UK antitrust regulators have warned Facebook that its purchase of Giphy, the company responsible for animated images, risks reducing competition in advertising and social media. The UK is the latest country to scrutinise Facebook against antitrust laws. The UK’s Competition Market Authority is currently holding a public consultation, the outcome of which will be issued by 6 October.

The Office for National Statistics reported that the UK economy grew 4.8% in the second quarter, thanks to the progress of the country’s vaccination rollout and buoyant consumer spending. Although lower than Bank of England forecasts, at five per cent growth, the rate is still in line with market expectations. (£)

Columns of note

This long read by Josh Cohen in The Economist is a fresh and light-hearted take on society’s historical cultivation of perfectionism. Striving to be perfect is an attitude Cohen degrades as “childish”: the conviction that “life ends when we give up hope of becoming the best version of ourselves”. From a generation crippled by anxiety and mental health issues to Renaissance sculptures, Cohen draws from history to comment that every decade has had to carry the burden of perfectionism at different times in history. He posits that “perfectionism might be a deep-rooted and persistent element of the human condition”, one we crave but want to escape from all at the same time. (£)

Joel Wertheimer, a former employee of Governor Andrew Cuomo, pens a scathing review of his former boss in this opinion piece in The Guardian. He details that during his service, he witnessed first-hand the effects of Cuomo’s grandiose delusions. From staff more worried with fuelling Cuomo’s cult of personality than dealing with New York’s problems, to blatant sexism and promotions based on looks, Wertheimer paints an unflattering picture. A politician is as good as his workplace, and despite Cuomo being gone, there is still a long list of politicians to comb out, Wertheimer warns.

Cartoon source: The New Yorker


What happened yesterday?

London’s FTSE 100 ended the session in negative territory yesterday, down 0.37% from the previous session, due to underperformance of shares in Rio Tinto, Shell, and BP. Sterling also fell 0.29% against the dollar, trading at $1.3832, and slid 0.22% against the euro, trading at €1.1788. However, the UK economy continues to rebound strongly, as highlighted by the data released during the day by the Office for National Statistics, showing the economy grew by 4.8% between April and June.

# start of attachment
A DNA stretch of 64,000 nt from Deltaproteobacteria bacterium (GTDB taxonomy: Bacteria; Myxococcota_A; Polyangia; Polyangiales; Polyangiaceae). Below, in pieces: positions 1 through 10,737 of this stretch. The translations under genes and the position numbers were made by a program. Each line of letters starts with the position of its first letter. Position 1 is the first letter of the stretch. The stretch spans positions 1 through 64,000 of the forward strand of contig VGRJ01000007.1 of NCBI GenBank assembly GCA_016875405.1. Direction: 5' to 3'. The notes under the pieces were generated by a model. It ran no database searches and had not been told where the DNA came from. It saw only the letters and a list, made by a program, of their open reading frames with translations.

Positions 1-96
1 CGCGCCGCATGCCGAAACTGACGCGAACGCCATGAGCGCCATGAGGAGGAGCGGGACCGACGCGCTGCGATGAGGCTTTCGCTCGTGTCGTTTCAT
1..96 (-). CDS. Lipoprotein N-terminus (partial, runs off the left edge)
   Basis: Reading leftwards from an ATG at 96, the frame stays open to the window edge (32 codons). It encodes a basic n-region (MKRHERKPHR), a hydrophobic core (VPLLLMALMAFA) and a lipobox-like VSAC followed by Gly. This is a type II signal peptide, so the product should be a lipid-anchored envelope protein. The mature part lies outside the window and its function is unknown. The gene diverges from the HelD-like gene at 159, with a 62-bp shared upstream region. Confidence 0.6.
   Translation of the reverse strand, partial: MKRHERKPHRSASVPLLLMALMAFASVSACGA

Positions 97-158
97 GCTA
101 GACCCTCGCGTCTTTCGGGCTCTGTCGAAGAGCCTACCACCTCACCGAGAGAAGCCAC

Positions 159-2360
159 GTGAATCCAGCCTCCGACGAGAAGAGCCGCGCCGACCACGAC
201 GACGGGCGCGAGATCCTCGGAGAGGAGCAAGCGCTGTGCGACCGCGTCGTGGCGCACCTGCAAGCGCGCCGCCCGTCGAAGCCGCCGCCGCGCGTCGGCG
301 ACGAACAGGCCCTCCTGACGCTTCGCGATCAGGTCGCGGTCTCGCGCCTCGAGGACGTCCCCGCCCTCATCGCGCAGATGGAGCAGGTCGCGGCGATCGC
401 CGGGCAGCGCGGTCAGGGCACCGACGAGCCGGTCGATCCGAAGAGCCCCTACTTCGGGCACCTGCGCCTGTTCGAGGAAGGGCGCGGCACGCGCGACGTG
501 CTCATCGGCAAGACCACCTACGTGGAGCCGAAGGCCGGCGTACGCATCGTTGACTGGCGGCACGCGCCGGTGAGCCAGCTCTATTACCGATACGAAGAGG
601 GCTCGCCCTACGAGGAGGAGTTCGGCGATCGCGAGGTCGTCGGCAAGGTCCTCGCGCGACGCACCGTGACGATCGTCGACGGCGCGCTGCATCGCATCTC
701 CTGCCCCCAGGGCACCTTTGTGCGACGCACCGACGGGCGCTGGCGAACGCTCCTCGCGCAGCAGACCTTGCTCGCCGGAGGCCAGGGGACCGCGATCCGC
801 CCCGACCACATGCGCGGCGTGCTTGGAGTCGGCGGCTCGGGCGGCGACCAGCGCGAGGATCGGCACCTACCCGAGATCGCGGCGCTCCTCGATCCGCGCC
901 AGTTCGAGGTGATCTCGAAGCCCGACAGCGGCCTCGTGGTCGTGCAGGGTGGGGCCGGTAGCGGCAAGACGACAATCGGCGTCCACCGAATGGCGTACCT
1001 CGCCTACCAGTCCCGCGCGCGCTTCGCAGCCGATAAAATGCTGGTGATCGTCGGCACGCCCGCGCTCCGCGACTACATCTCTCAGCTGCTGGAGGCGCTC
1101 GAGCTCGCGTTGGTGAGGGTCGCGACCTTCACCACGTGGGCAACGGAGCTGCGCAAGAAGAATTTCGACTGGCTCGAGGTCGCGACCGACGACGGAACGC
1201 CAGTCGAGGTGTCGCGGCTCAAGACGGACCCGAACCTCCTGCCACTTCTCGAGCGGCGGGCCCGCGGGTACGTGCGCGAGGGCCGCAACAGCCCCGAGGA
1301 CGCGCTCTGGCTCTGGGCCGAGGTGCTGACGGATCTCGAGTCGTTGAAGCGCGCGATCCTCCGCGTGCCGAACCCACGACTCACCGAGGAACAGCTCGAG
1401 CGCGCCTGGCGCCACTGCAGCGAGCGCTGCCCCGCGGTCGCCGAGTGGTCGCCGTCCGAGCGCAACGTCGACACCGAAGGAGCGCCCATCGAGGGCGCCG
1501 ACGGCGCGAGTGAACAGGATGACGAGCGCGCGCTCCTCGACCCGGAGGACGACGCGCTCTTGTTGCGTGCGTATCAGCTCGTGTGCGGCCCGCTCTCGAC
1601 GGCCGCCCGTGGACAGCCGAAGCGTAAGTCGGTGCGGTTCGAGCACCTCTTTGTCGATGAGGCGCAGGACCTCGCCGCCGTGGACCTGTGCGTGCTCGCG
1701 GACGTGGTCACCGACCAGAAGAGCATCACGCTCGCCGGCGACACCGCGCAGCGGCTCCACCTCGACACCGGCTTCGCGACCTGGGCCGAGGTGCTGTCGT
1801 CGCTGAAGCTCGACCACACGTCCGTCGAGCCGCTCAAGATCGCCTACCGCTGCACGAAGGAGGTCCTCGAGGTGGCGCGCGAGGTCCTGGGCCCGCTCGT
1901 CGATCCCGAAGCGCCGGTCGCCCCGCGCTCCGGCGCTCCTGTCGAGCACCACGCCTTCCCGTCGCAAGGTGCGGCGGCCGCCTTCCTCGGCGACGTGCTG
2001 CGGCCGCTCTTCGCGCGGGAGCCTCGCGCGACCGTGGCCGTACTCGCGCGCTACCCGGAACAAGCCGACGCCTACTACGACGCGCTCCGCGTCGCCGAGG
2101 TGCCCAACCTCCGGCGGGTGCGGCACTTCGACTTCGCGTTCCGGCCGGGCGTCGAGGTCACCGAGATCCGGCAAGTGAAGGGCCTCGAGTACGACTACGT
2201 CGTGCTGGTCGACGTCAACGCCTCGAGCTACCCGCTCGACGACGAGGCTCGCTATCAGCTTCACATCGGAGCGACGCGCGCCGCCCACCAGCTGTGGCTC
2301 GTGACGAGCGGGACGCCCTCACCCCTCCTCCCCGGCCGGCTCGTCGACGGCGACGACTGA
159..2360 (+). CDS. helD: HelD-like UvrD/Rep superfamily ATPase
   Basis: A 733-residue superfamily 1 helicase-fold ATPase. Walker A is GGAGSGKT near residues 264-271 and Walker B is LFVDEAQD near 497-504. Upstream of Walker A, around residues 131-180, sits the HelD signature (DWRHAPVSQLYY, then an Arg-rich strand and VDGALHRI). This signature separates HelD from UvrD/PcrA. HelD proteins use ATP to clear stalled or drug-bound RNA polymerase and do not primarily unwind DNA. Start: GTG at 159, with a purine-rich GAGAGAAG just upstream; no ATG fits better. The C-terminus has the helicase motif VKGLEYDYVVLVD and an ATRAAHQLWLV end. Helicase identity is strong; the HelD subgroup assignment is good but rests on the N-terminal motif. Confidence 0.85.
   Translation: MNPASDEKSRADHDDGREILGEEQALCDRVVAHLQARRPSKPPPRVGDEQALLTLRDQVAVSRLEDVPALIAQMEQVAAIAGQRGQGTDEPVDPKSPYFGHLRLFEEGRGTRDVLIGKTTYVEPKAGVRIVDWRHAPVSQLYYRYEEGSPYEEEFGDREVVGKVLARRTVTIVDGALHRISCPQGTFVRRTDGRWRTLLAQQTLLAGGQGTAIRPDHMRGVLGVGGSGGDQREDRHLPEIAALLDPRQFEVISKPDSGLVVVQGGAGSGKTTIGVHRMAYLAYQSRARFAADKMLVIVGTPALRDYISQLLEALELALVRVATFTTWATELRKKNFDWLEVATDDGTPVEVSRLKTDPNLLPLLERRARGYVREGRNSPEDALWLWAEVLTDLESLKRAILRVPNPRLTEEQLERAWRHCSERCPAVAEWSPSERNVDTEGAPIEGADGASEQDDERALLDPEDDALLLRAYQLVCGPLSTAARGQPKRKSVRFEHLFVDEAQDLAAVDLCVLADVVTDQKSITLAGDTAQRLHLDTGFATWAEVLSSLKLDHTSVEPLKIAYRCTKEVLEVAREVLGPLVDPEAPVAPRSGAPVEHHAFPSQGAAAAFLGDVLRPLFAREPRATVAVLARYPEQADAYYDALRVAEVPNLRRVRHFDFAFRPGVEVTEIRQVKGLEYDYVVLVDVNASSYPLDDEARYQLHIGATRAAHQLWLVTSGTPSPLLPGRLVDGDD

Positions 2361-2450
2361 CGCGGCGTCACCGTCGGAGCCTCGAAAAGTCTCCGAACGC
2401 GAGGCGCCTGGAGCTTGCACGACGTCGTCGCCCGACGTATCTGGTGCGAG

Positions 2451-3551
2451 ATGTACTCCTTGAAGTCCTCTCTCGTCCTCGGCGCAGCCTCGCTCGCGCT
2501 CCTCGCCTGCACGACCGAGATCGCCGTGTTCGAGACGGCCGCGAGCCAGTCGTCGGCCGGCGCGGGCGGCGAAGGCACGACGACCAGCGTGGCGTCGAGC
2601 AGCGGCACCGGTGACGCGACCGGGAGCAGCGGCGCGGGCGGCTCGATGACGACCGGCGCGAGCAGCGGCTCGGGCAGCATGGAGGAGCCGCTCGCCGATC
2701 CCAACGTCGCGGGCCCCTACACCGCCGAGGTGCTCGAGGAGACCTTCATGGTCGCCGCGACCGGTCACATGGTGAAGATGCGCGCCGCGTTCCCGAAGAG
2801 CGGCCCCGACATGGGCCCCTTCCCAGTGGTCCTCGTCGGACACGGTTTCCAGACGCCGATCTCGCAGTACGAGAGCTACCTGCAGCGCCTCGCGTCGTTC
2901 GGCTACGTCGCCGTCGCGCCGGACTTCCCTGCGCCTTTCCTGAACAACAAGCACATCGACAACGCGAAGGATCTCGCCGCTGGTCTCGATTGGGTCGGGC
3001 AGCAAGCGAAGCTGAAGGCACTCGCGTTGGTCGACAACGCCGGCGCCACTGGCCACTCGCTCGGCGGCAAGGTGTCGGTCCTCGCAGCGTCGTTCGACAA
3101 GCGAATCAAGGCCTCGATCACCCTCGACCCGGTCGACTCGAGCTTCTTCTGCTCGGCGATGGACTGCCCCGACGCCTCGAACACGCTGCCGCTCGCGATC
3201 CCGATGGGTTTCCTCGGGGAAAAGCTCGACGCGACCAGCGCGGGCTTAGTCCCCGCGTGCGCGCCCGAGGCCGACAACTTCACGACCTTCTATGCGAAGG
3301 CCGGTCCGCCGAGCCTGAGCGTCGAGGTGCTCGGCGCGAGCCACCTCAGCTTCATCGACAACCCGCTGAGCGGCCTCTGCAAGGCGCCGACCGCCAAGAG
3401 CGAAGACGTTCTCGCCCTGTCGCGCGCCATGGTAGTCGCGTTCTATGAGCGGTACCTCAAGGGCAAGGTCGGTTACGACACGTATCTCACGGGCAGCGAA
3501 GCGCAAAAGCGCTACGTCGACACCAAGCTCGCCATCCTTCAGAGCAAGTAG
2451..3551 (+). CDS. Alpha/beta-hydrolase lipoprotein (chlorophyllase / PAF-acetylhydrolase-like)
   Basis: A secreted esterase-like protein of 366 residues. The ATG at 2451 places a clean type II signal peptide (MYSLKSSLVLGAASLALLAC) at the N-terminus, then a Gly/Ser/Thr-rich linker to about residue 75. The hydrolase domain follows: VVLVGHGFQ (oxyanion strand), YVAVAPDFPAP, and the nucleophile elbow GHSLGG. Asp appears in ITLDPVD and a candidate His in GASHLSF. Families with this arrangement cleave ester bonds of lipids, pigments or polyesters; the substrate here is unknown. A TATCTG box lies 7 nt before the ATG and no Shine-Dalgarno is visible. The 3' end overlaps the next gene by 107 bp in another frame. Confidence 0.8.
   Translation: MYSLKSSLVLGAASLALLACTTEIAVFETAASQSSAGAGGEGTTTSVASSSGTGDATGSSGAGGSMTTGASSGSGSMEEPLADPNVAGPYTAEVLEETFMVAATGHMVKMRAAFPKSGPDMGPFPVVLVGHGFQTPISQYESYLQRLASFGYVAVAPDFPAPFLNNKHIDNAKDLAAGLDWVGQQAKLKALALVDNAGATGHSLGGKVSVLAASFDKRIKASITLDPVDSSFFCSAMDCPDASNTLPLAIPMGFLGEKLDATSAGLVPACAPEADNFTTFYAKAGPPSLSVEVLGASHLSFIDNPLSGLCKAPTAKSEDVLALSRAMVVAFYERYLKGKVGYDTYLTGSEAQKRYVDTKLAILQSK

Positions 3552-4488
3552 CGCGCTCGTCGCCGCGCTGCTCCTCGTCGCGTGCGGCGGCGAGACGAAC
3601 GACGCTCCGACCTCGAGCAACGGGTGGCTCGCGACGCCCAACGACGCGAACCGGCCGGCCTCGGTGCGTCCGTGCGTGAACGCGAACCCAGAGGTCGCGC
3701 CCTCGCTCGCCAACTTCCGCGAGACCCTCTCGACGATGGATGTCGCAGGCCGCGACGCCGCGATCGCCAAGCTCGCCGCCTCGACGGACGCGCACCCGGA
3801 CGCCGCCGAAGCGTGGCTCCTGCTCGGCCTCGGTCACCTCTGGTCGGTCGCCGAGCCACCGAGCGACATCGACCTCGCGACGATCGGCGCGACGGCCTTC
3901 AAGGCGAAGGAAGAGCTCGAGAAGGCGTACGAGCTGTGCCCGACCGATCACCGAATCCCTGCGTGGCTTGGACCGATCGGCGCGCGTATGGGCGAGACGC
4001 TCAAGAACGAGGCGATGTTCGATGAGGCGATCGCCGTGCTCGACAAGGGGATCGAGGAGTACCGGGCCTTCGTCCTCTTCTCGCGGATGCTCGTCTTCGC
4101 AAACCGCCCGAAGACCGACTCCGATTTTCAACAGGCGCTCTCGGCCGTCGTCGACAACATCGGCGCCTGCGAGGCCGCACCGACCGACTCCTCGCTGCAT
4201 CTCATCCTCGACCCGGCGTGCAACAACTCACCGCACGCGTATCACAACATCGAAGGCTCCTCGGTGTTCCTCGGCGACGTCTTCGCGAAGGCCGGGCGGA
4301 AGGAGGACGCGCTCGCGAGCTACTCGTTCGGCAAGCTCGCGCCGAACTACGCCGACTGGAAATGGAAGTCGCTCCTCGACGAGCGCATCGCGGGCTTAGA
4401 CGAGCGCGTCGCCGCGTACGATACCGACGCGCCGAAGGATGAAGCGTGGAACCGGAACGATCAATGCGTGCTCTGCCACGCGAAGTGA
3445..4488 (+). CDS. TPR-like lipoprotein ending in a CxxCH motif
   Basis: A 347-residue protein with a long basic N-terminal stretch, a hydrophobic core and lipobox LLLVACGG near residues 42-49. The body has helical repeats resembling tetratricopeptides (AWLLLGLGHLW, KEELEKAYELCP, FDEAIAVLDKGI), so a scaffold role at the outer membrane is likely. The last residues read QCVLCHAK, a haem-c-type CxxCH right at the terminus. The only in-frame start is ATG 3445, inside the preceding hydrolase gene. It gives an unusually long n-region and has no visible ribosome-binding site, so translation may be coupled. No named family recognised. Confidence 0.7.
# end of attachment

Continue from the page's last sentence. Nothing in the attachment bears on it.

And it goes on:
Meanwhile, the pan-European Stoxx 600 index closed up 0.11% yesterday, led by the German Dax, which ended trading 0.70% higher than the previous session. Investors were reassured by strong corporate news from insurers, which offset the fall in stocks going ex-dividend.

The American market similarly closed in positive territory, with the S&P 500 ending the day up 0.30% stronger than the previous session. The Dow Jones followed suit, closing up by 0.04%, as did the Nasdaq Composite, up 0.35%. Investor confidence was fuelled by this week’s jobless report and July’s producer price index. Nevertheless, market participants will also be wary of inflation in the coming weeks, which continues to be eyed closely by the Federal Reserve.

In company news

Rio Tinto equities hampered the FTSE 100 yesterday, sliding down 1.05%. This negative traction was followed by Royal Dutch Shell, which lost 1.8%.

Conversely, Deliveroo topped the Stoxx 600 index performance, rising six per cent after German Delivery Hero backed down from buying its London-listed rival.

Dutch insurer Aegon gained seven per cent as did its UK rival, Aviva, which rose 3.47% after the company announced it would return £4 billion to its shareholders.

What’s happening today?


Romgaz S

Thungela Res



Sysem1 Group

Final Dividend Payment Date

Cake Box Holdi.

Circle Prop

Elixirr Int.

Samuel Heath

Next Fifteen

Octopus Aim

Stenprop Limit.

Interim Dividend Payment Date

Finncap Group

Gore Street En.

New Cent.2


Premier Miton


Schroder Real

Quarterly Payment Date

Jpm Jap Sml G&i


Nb Global

Tufton Oceanic.

Special Dividend Payment Date

CML Microcircuits

Octopus Aim

Int. Economic Announcements

(10:00) Balance of Trade (EU)

(13:30) Import and Export Price Indices (US)

(15:00) U. of Michigan Confidence (US)

Source: Financial Times

did you know?

Japanese parents have recently started commissioning bags of rice that weigh the same as their newborn children so that their relatives, who are unable to visit them due to the pandemic, can have the experience of hugging the baby.

(Source: Qikipedia)

Parliamentary highlights

House of Commons

The House of Commons is in recess. The House will next sit on 6 September 2021.

House of Lords 

The House of Lords is in recess. The House will next sit on 6 September 2021.

Scottish parliament 

The Scottish parliament is in recess until 30 August.